Pastoral Ponderings . . .

On the afternoon of May 12, 2008 a massive earthquake hit Western China and killed over 70,000 people.  Survivors rushed back to what was left of their homes, looking for family members. One parent rushed over to the school where their son had been, only to find a flattened pile of rubble. Who could have survived that crushing weight? They calculated where in the rubble their son’s classroom had been, and began to dig. Other parents were digging too.  They cried out to their children in desperate hope. Hours passed, and their hopes faded. One person, then another, tried to pull the parent  off the rubble, saying “It’s time to go home.” But to every well-meaning neighbor,  the parent would only say, “Are you going to help me now?”And they continued to dig.  The local fire chief came, then the police.  Each one tried to convince them to give up.  But to each one the parent simply said, “Are you going to help me now?” In their thirty-eighth hour of digging, they pulled back a slab of concrete and heard their son’s voice.    They called out their son’s name. The boy called back,“I knew you would come.”                                                                                                  

The promise that God makes to us in our baptism is that nothing will ever separate us from Their love. And God’s love never stops digging through our layers of pain and hurt,   suffering and loss to uncover a future of hope. There are so many ways that hopes and dreams can come down around us: a loved one who dies too young; leaving home for new horizons, but having to come back; a marriage that ends; a pregnancy lost to miscarriage. It can feel like an earthquake hit us. What seemed reliable and sure before, now isn’t. What are we to do when life comes down around us like that?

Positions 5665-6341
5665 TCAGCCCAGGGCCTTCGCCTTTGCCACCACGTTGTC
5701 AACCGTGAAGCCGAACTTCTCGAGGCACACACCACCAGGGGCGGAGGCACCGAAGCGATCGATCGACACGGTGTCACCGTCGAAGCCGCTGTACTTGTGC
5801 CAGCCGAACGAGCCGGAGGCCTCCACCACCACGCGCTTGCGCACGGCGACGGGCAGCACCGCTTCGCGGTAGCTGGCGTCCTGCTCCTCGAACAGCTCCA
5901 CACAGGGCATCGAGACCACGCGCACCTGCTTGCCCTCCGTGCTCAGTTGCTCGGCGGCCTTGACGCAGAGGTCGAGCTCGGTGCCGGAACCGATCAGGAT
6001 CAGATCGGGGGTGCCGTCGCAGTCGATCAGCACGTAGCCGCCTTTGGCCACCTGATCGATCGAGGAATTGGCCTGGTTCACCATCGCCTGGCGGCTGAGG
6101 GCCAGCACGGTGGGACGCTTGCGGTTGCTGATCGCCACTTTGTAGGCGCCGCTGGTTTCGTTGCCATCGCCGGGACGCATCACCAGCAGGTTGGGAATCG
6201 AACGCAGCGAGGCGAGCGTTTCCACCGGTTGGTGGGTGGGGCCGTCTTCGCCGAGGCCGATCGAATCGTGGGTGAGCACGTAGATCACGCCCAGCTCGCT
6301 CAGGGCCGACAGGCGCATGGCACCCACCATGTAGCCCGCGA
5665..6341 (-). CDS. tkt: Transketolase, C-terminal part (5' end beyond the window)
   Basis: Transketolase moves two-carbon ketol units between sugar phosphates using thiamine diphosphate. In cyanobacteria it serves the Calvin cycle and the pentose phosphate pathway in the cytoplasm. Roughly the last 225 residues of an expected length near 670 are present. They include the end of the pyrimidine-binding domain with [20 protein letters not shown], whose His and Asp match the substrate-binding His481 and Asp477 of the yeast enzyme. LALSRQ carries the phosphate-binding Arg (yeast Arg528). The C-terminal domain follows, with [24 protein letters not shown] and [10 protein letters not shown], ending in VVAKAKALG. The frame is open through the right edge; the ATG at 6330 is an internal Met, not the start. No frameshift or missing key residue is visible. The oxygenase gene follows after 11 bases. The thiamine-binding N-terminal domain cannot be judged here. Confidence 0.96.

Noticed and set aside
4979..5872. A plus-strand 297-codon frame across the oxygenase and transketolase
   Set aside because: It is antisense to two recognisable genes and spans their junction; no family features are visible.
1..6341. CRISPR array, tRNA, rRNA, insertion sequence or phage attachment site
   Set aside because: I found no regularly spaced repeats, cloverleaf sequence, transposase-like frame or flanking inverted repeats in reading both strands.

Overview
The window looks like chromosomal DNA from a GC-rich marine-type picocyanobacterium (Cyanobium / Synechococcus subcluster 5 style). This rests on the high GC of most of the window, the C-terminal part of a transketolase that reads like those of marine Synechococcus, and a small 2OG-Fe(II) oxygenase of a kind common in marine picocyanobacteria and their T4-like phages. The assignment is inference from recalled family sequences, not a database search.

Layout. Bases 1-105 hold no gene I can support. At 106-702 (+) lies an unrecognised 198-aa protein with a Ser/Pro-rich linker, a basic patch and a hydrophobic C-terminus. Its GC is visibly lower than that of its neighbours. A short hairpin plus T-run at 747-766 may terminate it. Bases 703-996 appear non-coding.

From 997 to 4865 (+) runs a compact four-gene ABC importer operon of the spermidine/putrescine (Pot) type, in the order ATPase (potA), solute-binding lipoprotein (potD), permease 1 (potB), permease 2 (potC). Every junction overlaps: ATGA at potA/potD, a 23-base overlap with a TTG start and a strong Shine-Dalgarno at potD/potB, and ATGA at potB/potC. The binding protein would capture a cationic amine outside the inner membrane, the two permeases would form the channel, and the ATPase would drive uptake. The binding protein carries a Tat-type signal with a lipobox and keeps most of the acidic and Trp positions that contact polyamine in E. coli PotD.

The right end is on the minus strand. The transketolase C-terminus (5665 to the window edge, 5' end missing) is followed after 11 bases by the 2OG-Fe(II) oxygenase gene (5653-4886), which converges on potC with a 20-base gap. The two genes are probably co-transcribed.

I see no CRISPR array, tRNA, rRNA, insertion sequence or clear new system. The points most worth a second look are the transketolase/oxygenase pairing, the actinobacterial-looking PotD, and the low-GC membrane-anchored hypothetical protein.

Earthquakes seem to be everywhere in Matthew’s Easter story. He says when Jesus breathed his last, “the earth shook, and the rocks were split.” And then on the third day, Matthew says “there was a great earthquake as an angel rolled back the stone and sat on it.” To me it’s like these two incredible events: the death of God’s child, and the resurrection of God’s child shake the foundations of human reality. How can the eternal Creator die a human death? And how can death be “swallowed up by life itself”?   

I think the good news of Easter is meant to shake us up. Shake up our rational and reasonable perception of life. The way we think things really are.  Don’t we think A + B always = C? When hopes and dreams and life as we knew it come crashing down around our ears, isn’t that End of Story? To me that’s what the earthquake of Good Friday symbolizes: the end of trust, the end of faith, even the end of God. But now the earthquake of Easter morning tells us that’s not the end. It turns out that God really is God.  The mystery that defies reason. Because ever since our own Good Friday, God’s love has never stopped digging, until with another mighty upheaval the last hopeless stone is heaved off our shoulders as only the Creator can do, and the light of day comes streaming in again.  The end becomes the beginning of a resurrected life.   

The powers of Good Friday do their worst. The earthquake destroys the reality we once knew. The powers of Good Friday have buried our Prince of Peace under rubble. But on the third day Mary Magdalene and Mary go to see the rubble; and because they went they are the first to witness that every ending can be a new beginning. Good Friday doesn’t have the last word because God’s love never stops digging for us. And the words of the Risen Christ become the ones we trust: “Do not be afraid.” “I am going ahead of you.” “There you will see me.”          -- Pastor David